All About America

What You Don’t Know About Old Glory

By Dora Mekouar
June 14, 2019 11:16 AM

For many Americans, June 14 comes and goes without them realizing that it is Flag Day, which commemorates the official adoption, on June 14, 1777, of the U.S. flag by the Second Continental Congress.


The Second Continental Congress governed the American colonies from 1775 to 1781.


The American flag has had many iterations, evolving from an unofficial banner into a government-sanctioned version in 1777.

John Paul Jones flew this flag to avoid piracy charges after capturing a British ship.

Earl P. Williams, author of “What You Should Know About the American Flag,” says it is not known who created the first unofficial flag, but a famous naval commander in the American Revolutionary War was among the first to fly it.


“The first person to use it was John Paul Jones who was a lieutenant in the Continental Navy,” Williams says, “and he claimed that, in December of 1775, he raised on his ship a flag with 13 stripes. There were seven red stripes and six white stripes. Those 13 stripes represent the solidarity of the 13 states and their opposition to British rule.”


No one knows who designed the first “official” American flag. Some historians believe it was New Jersey Congressman Francis Hopkinson.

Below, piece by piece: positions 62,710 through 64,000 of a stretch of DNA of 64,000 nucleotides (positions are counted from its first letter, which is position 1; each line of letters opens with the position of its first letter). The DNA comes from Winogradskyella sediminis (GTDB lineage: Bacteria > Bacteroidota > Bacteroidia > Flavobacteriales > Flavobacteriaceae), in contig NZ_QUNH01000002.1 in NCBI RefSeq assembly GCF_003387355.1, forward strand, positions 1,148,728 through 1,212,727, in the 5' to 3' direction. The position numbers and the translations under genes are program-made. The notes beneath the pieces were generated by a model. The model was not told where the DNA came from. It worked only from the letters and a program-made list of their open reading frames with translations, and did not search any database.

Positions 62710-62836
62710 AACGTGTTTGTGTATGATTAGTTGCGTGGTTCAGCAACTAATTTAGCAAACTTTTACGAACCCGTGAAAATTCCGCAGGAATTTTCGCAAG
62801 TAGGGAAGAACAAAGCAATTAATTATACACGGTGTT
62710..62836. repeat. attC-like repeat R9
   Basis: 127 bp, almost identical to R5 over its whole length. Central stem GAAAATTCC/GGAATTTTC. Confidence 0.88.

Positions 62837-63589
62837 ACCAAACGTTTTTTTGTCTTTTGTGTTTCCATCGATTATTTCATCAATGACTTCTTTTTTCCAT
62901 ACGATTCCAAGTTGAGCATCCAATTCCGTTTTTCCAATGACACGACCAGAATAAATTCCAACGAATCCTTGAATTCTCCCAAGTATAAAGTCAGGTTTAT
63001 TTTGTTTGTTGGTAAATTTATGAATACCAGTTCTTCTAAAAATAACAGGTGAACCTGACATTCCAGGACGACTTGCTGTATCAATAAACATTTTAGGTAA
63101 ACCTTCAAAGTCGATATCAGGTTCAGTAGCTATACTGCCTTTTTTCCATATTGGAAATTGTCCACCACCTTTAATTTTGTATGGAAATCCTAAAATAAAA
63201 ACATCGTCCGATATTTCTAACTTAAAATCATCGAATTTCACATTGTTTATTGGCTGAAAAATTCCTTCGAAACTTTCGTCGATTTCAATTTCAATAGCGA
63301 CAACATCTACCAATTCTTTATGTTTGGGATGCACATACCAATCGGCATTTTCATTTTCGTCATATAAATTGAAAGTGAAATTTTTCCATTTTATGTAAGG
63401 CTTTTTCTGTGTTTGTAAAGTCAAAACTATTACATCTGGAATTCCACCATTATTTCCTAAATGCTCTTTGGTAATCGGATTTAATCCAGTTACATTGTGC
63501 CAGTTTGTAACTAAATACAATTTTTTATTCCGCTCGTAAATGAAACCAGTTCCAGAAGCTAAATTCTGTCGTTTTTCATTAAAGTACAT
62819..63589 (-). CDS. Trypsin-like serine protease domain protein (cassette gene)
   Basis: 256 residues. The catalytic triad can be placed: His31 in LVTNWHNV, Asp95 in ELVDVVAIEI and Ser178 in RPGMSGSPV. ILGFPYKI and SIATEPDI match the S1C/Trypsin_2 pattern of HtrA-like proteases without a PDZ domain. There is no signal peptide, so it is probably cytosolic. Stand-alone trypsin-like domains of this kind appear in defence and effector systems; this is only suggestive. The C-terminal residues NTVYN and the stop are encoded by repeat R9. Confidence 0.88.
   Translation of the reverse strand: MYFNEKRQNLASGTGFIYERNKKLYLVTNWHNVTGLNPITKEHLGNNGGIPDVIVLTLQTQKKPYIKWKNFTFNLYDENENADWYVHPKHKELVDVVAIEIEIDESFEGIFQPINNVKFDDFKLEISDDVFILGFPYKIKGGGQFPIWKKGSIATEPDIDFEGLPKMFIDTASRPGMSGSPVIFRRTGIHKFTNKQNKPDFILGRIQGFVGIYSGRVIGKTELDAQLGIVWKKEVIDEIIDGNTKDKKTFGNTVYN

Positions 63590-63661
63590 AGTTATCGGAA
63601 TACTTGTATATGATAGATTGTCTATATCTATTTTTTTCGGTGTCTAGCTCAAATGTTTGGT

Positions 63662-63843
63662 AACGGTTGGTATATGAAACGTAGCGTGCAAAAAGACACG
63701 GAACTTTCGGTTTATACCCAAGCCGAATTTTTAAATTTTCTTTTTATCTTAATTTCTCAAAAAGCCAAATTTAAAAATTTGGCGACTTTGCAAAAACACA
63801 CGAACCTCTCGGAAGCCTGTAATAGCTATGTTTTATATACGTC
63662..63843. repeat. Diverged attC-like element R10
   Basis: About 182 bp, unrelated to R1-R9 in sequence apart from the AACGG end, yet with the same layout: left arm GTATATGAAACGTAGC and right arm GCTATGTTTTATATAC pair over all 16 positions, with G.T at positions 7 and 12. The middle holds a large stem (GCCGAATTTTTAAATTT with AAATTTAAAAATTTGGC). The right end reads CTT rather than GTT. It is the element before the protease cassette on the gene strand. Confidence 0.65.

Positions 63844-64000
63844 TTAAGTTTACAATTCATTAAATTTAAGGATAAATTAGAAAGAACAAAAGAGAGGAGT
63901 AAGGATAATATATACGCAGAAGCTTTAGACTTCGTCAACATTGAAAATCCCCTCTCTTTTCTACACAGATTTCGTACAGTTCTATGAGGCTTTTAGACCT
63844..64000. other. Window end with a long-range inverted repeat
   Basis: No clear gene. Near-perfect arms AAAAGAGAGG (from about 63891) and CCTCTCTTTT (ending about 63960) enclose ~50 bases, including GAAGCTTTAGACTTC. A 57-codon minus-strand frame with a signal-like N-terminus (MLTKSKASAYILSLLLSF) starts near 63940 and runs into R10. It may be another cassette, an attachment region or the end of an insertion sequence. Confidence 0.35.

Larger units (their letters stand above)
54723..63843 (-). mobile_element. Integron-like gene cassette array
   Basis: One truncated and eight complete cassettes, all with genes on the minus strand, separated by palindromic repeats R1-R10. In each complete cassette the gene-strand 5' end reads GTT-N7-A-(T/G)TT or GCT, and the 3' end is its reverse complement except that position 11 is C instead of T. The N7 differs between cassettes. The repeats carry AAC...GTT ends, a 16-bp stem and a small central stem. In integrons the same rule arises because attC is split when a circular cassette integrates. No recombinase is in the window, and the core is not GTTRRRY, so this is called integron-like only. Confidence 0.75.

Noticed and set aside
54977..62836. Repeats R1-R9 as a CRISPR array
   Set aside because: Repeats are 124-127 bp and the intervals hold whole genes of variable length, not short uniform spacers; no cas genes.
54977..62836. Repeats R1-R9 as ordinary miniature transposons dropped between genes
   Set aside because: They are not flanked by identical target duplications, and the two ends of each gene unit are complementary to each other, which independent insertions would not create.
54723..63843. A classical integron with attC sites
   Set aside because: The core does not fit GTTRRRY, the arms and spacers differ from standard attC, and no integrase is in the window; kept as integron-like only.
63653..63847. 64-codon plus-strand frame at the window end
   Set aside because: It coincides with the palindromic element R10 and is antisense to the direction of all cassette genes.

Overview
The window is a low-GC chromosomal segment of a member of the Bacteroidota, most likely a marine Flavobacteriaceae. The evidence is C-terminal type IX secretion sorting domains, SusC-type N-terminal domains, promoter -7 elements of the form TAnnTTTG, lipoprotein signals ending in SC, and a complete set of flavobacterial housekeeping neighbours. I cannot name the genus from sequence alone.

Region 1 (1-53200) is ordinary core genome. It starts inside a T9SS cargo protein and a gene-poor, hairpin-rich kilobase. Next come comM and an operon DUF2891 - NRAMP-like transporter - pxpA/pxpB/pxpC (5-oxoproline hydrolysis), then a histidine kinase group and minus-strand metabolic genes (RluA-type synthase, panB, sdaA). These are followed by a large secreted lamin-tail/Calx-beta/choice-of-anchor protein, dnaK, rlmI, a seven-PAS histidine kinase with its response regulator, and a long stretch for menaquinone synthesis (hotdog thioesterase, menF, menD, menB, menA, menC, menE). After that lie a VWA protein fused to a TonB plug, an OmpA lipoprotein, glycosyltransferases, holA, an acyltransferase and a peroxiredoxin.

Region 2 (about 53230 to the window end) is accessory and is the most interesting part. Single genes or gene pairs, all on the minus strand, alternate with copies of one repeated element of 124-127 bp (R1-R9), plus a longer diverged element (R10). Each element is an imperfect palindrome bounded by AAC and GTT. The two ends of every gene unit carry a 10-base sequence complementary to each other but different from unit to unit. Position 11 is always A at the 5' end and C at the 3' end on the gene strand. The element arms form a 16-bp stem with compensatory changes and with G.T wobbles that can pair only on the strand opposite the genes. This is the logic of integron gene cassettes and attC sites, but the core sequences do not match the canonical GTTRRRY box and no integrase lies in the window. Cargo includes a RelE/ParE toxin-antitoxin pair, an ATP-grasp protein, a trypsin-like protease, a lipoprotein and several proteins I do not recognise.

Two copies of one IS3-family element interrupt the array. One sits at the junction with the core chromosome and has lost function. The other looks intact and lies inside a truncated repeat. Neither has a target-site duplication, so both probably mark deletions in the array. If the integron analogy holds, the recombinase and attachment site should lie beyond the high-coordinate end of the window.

Francis Hopkinson's flag featuring 13 six-pointed stars arranged in rows.

“Hopkinson was an artist and graphic designer,” Williams says. “His flag was initially meant for the U.S. Navy. Evidence shows that he designed two flags and possibly three. One for America, one for the Navy, and possibly one for the Army or Army artillery.”


American lore suggests that Philadelphia seamstress Betsy Ross sewed the first official banner.

Ross was a widow whose husband, a member of the local militia, was killed in a gunpowder explosion. She often mended the clothes of the rebels’ leader and future U.S. president, George Washington. 


Betsy Ross may have created the U.S. flag in the upstairs rooms she rented in this Philadelphia house.

According to legend, Washington asked Ross to design and sew the new nation’s flag. Whether or not that’s what really happened remains the subject of debate. But Ross’s grandson was among those who promoted the story that his grandmother made the nation’s first flag.


Up until 1960, Congress continuously ordered changes in the design of the flag. Stars and stripes were added whenever a new state joined the union.


Today’s flag still has 13 horizontal stripes, seven red and six white. The stripes represent the original 13 colonies and the stars represent the 50 U.S. states.


The colors of the flag have meaning as well. The red is meant to symbolize hardiness and valor, the white purity and innocence, and the blue represents vigilance, perseverance and justice.


President Woodrow Wilson officially established June 14 as Flag Day in 1916. The day passes without many Americans noticing, possibly because Flag Day is not an official holiday, which means Americans don’t have the day off from work.

The "Betsy Ross" design of the first U.S. flag with 13 stars in a circle.

Today, there are a few places where the U.S. flag is required to be flown 24 hours a day. These locations include Fort McHenry in Baltimore, Maryland; the U.S. Marine Corps Memorial Iwo Jima in Arlington, Virginia; on the Green in Lexington, Massachusetts; all U.S. Customs ports of entry, and the White House in Washington.


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